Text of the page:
All statistical tests have some assumptions and if these assumptions are not met then the hypothesis testing is not reliable.
The first assumption is that the samples are from normally distributed populations. However, there is reasonable evidence from simulation studies that significance tests based on the t test are usually robust to violations of this assumption unless the distributions are very non-symmetrical, e.g. skewed or multi- modal. Transformations of the variable to a different scale of measurement can often improve its normality.
The second assumption is that the samples are from population with equal variance. Again, the evidence shows that the t test is robust enough to violation of this assumption.
Statistical hypothesis testing should be used carefully, preferably in situations where power and effect sizes have been considered
Randomization (Permutation) Tests
These tests resample and reshuffle the original data many times to generate the sampling distribution of a test statistic directly. The general steps in conducting a randomization test are
- Calculate the difference between the means of two samples
- Randomly draw n1 number of observations and label them as samples 1 and the rest as the samples 2.
- Repeat the second step a large number of times, each time calculate the mean differences, call them Di.
- Calculate the proportion of all the Dis that are greater than or equal to D0 (the difference between the means in our samples). This is the “P value” and it can be compared to an a priori significance level (e.g. 0.05) to decide whether to reject the H0 or not (Neyman–Pearson tradition), or used as a measure of “strength of evidence” against the H0.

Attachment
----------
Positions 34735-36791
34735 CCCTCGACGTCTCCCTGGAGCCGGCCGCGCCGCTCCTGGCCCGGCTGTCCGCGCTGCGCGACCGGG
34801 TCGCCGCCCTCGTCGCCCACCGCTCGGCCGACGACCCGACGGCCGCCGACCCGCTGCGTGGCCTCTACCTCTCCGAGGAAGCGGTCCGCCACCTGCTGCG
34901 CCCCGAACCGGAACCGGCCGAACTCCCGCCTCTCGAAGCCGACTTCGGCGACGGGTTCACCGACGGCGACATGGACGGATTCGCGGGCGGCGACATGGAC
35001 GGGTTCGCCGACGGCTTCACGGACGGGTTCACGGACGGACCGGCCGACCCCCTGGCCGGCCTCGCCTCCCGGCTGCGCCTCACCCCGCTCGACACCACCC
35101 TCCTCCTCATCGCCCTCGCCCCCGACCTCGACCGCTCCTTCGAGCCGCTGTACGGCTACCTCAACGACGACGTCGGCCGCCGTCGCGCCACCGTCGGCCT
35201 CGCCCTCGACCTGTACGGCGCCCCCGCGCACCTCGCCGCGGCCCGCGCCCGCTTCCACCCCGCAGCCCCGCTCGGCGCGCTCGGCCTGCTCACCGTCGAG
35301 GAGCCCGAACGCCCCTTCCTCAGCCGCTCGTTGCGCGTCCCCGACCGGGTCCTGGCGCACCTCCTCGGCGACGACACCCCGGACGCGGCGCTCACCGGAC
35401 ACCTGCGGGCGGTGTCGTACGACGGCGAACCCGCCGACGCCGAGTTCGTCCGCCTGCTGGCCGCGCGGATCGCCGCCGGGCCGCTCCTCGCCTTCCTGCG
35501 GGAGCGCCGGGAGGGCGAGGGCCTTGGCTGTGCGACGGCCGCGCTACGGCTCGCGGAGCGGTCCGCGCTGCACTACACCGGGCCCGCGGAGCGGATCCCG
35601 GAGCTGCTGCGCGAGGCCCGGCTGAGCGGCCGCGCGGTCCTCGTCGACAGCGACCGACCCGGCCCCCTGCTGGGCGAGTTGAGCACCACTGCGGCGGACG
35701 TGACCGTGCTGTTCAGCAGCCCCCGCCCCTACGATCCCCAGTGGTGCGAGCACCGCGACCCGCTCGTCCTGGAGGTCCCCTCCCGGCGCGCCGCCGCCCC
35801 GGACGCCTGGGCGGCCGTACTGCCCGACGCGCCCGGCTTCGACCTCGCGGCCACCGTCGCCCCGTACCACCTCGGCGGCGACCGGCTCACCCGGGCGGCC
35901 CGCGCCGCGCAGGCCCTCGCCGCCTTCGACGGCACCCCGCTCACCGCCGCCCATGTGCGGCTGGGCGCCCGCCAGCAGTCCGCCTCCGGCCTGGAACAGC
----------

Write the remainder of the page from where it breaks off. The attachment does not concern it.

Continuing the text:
The underlying principle behind randomization tests is that if the null hypothesis is true, then any random arrangement of observations to groups is equally possible.
In the multiple testing, as its name, there are multiple comparisons. The problem with multiple testing is that, as the number of tests increases, the probability that at least one Type I error among the collection of tests increases as well. In the case of independent multiple testing, the probability of at least Type I error is given as follows:
alpha is the significance level (e.g., 0.05) for each test and c is the number of tests. In the table below, the one Type I probability is shown.
In other words, if you keep asking different questions (multiple hypothesis testing), there is more chance to draw a conclusion that the pattern exists which might happen by chance!
There are some approaches recommended for controlling the inflammatory alpha. Some proposed solutions are Bonferroni procedure, Dun-Sidak procedure, and sequential Bonferroni.
Critique of Statistical Hypothesis Testing
The statistical hypothesis testing is criticized by many statisticians. The first and the main limitation of the hypothesis testing is that it depends on the sample size, i.e., everything else being the same, larger sample sizes are more likely to produce a statistically significant result and with very large sample sizes, trivial effects can produce a significant result. For this reason, designing experiments based on a priori power considerations is crucial here. Rather than arbitrarily choosing sample sizes, our sample size should be based on that necessary to detect a desired effect if it occurs in the population(s). Keep in mind that, interpreting significance tests should always be done in conjunction with a measure of effect size (e.g. difference between means) and some form of confidence interval.